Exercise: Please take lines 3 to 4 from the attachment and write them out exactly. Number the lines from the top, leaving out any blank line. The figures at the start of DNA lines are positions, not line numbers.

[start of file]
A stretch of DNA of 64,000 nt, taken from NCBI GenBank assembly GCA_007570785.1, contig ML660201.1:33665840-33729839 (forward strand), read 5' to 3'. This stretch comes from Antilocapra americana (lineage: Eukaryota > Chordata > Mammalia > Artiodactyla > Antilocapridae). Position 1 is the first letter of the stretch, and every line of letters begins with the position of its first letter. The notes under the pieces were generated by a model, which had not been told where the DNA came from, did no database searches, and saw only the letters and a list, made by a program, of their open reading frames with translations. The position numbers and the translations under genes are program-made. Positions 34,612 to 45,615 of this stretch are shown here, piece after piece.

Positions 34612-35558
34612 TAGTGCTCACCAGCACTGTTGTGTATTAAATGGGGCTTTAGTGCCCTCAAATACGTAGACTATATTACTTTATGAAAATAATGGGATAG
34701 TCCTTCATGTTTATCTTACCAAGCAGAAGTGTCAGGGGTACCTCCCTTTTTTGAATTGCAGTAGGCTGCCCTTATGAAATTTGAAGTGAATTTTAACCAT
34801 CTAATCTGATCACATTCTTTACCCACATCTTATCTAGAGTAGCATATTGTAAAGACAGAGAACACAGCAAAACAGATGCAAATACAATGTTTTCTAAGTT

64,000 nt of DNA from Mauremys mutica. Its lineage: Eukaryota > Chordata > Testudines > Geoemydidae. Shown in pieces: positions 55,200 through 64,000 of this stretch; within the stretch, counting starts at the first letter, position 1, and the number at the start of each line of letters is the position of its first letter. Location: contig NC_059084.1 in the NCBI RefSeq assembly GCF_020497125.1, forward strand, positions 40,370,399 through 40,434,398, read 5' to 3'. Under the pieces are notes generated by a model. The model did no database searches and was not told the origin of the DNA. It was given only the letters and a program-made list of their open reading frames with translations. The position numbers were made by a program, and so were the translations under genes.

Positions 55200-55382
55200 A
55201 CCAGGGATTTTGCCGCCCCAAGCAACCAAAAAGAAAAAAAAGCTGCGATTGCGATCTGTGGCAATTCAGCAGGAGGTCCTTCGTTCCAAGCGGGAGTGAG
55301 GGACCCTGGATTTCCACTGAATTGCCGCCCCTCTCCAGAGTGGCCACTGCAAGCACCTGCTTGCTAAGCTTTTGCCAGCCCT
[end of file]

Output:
34612 TAGTGCTCACCAGCACTGTTGTGTATTAAATGGGGCTTTAGTGCCCTCAAATACGTAGACTATATTACTTTATGAAAATAATGGGATAG
34701 TCCTTCATGTTTATCTTACCAAGCAGAAGTGTCAGGGGTACCTCCCTTTTTTGAATTGCAGTAGGCTGCCCTTATGAAATTTGAAGTGAATTTTAACCAT